Wednesday, April 18, 2012

An explanation of graph types

Biologists sometimes are not clear about the distinction between directed and undirected graphs in relation to whether they are cyclic or acyclic. So, to help clarify matters, I have included a figure here that places examples of the various graphs into their respective categories.

There are four combinations of characteristics, shown in the figure as a 2x2 table.

Click to enlarge

In all of the graphs there are four (unlabelled) leaves, but the number of internal nodes and edges varies depending on whether there are cycles (4 nodes, 4 edges) or not (2 nodes, 1 edge; or 4 nodes, 4 edges).

The important point for biologists to note is that any evolutionary diagram must involve a directed acyclic graph (DAG). An undirected graph cannot represent history, because the direction of that history is not shown (and history is defined in terms of a past relative to the present). A directed cyclic graph cannot represent a realistic history, because at one of the nodes in the cycle an inferred ancestor in also its own descendant (or one of the inferred descendants is also its own ancestor).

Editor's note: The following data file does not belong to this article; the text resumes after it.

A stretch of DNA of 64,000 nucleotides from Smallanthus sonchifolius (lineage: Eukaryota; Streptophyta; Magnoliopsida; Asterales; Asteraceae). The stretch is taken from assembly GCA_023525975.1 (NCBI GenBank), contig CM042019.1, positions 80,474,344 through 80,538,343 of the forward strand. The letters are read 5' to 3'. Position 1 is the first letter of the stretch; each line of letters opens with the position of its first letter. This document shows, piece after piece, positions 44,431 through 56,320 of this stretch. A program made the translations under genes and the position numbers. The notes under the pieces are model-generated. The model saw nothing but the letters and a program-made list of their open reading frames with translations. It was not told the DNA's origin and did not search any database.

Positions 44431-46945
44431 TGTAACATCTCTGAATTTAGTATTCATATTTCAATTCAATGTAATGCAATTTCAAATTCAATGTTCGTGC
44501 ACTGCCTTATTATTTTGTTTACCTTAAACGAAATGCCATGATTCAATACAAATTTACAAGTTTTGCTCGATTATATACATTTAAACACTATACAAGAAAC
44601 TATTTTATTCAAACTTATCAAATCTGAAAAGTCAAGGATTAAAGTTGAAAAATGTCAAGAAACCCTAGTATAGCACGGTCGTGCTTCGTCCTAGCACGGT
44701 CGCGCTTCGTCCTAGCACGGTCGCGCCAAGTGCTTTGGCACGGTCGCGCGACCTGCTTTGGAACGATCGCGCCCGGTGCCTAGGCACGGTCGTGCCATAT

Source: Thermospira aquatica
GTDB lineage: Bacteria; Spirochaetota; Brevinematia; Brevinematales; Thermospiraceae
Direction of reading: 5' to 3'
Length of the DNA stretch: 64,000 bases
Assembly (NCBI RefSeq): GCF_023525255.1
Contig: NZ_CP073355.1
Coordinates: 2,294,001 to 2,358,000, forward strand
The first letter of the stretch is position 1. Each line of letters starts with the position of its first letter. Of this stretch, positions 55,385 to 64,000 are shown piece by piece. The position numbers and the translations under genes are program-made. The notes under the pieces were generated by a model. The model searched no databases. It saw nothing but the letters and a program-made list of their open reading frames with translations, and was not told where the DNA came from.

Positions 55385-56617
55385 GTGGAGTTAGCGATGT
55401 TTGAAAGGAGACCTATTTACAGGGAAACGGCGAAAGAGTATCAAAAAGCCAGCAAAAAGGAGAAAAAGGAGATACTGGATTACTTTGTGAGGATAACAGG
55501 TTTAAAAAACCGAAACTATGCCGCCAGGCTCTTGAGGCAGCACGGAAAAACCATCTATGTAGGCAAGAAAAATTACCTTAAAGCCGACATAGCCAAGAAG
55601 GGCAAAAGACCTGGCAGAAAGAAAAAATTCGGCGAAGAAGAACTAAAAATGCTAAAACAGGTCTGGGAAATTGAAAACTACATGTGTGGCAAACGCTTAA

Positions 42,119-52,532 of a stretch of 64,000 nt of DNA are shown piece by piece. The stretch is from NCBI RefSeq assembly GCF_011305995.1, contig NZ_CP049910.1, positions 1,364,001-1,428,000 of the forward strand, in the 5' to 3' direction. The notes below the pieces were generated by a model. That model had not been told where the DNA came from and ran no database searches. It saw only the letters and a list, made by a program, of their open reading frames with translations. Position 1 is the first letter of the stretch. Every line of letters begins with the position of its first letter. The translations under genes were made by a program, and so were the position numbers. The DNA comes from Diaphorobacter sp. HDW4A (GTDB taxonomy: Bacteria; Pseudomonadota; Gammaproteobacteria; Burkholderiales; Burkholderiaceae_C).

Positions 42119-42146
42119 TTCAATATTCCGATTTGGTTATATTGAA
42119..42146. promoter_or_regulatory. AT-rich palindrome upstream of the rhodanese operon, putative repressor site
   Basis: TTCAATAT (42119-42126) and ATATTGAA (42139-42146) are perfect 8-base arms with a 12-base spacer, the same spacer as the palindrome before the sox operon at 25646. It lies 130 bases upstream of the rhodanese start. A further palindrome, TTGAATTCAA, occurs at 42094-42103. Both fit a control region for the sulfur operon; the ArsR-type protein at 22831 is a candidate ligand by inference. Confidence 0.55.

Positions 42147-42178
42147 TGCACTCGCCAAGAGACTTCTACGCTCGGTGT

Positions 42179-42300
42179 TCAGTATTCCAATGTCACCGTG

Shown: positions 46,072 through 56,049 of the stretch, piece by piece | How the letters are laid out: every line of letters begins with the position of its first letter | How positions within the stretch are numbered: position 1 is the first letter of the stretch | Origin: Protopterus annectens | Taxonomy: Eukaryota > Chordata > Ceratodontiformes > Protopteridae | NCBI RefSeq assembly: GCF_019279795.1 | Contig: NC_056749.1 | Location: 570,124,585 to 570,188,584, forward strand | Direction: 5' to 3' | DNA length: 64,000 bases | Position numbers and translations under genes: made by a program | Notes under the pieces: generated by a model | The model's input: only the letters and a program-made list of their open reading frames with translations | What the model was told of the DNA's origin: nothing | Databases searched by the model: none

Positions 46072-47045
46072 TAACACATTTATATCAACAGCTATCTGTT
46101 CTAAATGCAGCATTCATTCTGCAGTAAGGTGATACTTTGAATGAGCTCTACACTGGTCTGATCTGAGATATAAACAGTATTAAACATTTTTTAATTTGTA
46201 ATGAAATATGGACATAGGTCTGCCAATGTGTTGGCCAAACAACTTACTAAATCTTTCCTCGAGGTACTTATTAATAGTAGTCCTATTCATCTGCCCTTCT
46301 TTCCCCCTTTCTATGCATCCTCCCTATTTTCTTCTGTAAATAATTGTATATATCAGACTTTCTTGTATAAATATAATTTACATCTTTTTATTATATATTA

Note that an undirected cyclic graph can be turned into either a directed cyclic graph or a directed acyclic graph. In a phylogenetic analysis, the goal is to produce a directed acyclic graph.

The main practical distinction between a "data-display network" and an "evolutionary network" is that the former is usually undirected and the latter always directed. The usual conceptual difference between a phylogenetic tree and an equivalent phylogenetic network (= evolutionary network) is that the latter has a reticulation node while the former does not.

There seems to be no consistency in the literature about what to call a cycle in the various graphs. I have made two suggestions here (loop and circuit). But, what should one call the reticulated part of a DAG?

1 comment:

  1. The phylogeny in flowering plants depends on masses of crosses as the season of flowering for many c3 is temperate. When flowering occurs selfing is sometimes just as likely in monoecious plants as crossing is. Directed cyclic histograms must include generation upon generation of clones as well.